Teil Zwei: Tannhäuser und der Papst Urban IV.
“That at the name of Jesus every knee should bend, of those in heaven and on earth and under the earth.” (Philippians 2:10, NABRE)
In German folklore, the legend of the knight known as Tannhäuser is a very peculiar one. Those who are aware of the famous work of Richard Wagner will be familiar with the story. But in case those who are not familiar with it, they are in for a treat.
The story goes something like this: the traveling knight, one day, encountered a mountain, where there supposedly existed a subterranean cave. During his exploration of such cave, Tannhäuser came across Venus/Aphrodite, the Greco-Roman Goddess of Love. After spending an unspecified amount of time, making love to the goddess while he was there, Tannhäuser starts to reconsider his sojourn within this underground cave, and return to the surface world. He began to miss the life he left behind.
Venus/Aphrodite, disenchanted by the sudden change in thinking, did whatever it takes to allow the knight to continue staying. One of the goddess’s plans is as described:
“Lady Venus, however, tempted him with whatever it might take to make him change his mind. She offered him one of her comrades for a wife, pointing out her red lips that never ceased smiling.
Tannhäuser answered that he desired no woman other than the one he was now thinking of, nor did he want to burn forever in hell. He was not interested in the red lips. He did not want to stay here any longer, for to do so would destroy his life.
Then the she-devil tried to lure him into her room, tempting him with love, but the noble night cursed her loudly, calling upon the Heavenly Virgin to help him escape.”
Eventually the Greco-Roman Goddess allowed the chivalrous knight to return back to the surface. In regards to whether or not Our Lady did in fact interceded on the behalf of Tannhäuser that remains entirely unclear. What is clear, however, is that first thing Tannhäuser did after returning to the surface is to pay a visit to Pope Urban IV. There, he pleads to receive penance from His Holiness, after making love to the Greco-Roman goddess.
“Filled with remorse, he set forth toward Rome in order to confess his sins to Pope Urban, and thus do penance to save his soul. However, after he confessed that he had remained an entire year with Lady Venus in her mountain, the Pope said: “Not until leaves begin to grow on this dry stick that I am holding in my hand, will your sins will be forgiven!”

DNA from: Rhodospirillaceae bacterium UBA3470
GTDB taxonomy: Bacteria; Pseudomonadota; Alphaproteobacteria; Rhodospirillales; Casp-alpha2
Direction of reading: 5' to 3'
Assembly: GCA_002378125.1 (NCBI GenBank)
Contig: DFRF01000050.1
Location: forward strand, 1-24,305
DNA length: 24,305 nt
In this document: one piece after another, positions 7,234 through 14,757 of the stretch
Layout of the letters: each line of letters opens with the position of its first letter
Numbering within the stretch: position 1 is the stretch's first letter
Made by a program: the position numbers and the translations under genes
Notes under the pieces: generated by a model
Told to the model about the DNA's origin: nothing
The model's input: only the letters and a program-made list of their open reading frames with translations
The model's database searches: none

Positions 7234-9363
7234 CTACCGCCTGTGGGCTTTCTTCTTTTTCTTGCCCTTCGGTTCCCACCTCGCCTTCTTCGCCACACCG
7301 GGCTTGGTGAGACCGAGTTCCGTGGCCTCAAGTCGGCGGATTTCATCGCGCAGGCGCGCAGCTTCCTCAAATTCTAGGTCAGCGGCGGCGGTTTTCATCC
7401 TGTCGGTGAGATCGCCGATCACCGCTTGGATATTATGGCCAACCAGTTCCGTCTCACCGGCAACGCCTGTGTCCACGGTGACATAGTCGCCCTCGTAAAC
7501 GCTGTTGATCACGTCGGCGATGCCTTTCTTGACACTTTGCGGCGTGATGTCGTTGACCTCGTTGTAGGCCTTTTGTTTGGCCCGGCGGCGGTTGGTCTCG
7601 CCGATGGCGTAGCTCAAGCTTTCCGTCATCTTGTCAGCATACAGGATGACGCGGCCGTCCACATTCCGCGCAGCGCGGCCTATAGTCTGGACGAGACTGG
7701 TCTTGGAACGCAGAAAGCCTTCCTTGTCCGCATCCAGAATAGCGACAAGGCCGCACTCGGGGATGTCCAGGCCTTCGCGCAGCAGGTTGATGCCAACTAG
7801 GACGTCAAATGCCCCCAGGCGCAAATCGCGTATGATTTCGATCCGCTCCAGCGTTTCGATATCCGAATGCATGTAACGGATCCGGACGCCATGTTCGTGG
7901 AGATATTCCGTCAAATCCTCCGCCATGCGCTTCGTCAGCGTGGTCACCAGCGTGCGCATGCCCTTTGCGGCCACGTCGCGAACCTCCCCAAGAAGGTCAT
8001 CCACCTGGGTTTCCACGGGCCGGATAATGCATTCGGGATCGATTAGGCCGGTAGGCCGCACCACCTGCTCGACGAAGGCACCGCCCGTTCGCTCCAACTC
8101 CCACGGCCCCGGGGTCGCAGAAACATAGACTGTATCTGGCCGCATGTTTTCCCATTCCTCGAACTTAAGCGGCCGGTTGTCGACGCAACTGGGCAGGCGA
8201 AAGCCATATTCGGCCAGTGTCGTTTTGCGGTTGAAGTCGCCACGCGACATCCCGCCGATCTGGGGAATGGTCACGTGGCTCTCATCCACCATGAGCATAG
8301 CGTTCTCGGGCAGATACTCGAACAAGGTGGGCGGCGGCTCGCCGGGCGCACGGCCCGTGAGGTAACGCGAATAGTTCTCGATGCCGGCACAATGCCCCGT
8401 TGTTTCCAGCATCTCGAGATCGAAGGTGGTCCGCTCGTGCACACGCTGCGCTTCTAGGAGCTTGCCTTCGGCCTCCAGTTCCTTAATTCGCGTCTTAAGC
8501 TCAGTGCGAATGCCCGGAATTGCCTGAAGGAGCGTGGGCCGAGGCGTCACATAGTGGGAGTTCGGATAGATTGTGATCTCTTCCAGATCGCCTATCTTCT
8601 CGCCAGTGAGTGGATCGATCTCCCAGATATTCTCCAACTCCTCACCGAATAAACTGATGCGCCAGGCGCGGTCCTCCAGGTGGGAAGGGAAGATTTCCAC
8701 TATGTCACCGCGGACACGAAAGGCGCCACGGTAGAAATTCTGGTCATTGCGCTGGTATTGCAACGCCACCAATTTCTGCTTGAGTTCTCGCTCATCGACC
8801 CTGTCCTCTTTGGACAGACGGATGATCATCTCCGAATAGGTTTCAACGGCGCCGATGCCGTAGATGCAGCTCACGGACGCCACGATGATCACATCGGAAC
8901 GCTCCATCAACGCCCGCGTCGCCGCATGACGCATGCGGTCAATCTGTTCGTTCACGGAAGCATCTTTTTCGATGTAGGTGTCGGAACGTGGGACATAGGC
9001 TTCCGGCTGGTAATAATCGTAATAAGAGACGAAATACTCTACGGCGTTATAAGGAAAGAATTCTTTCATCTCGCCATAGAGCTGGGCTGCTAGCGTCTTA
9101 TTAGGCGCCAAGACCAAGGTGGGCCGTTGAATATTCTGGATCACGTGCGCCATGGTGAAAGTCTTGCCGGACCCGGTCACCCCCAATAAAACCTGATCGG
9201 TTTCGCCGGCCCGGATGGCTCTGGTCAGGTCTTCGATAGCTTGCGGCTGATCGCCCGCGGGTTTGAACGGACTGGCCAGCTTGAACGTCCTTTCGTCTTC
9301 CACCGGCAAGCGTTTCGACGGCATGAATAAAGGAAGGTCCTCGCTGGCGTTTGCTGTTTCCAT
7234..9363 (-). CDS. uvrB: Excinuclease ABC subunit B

Tannhäuser said: “Had I but had only one more year to live, I would have shown remorse and done penance such that God would have taken mercy on me.” Grieving that the Pope had cursed him, he left the city and returned to the demonic mountain, intending to stay there forever and ever. Lady Venus welcomed him as one welcomes a long absent lover.”
For in the eyes of His Holiness, Tannhäuser could not be forgiven any more than the possibility of flowers growing on His Holiness’s staff. Ironically, three days after the departure of Tannhäuser, flowers began to blossom on the staff of the Pontiff. Convinced that it was a miracle, Pope Urban IV sent messengers to find Tannhäuser, but the searches only to dead ends. They were already too late, for the knight had already returned to the pleasure place of Venus/Aphrodite.
“There he will remain until Judgment Day, at which time God may send him to a different place.”
The moral of story is as simple as can be, especially in the eyes of a clergyman. “And a priest should never discourage a sinner but should forgive all who present themselves with remorse and penance.”
The following is from the internet document entitled “The Mountain of Venus” by Sabine Baring-Gould:
“The story of Tannhäuser is a very ancient myth Christianized, a widespread tradition localized, existing in various forms scattered over Europe — and indeed there are at least three other Venusbergs [mountains named after Venus] in Germany. The root of all forms of the story is this:
The underground folk seek union with human beings.
(1) A man is enticed into their abode, where he unites with a woman of the underground race.
(2) He desires to revisit the earth, and escapes.
(3) He returns to the region below.
There is scarcely a collection of folk-lore which does not contain a story founded on this root. It appears in every branch of the [European] family, and examples could be quoted from Modern Greek, Albanian, Neapolitan, French, German, Danish, Norwegian and Swedish, Icelandic, Scots, Welsh and other collections of popular tales.”
Ashliman, D. L. “Tannhäuser.” University of Pittsburgh. University of Pittsburgh, 9 Feb. 2011. Web. 18 Nov. 2015.
Baring-Gould, Sabine. “The Mountain of Venus.” Flawless Logic. Curious Myths of the Middle Ages, n.d. Web. 18 Oct. 2015.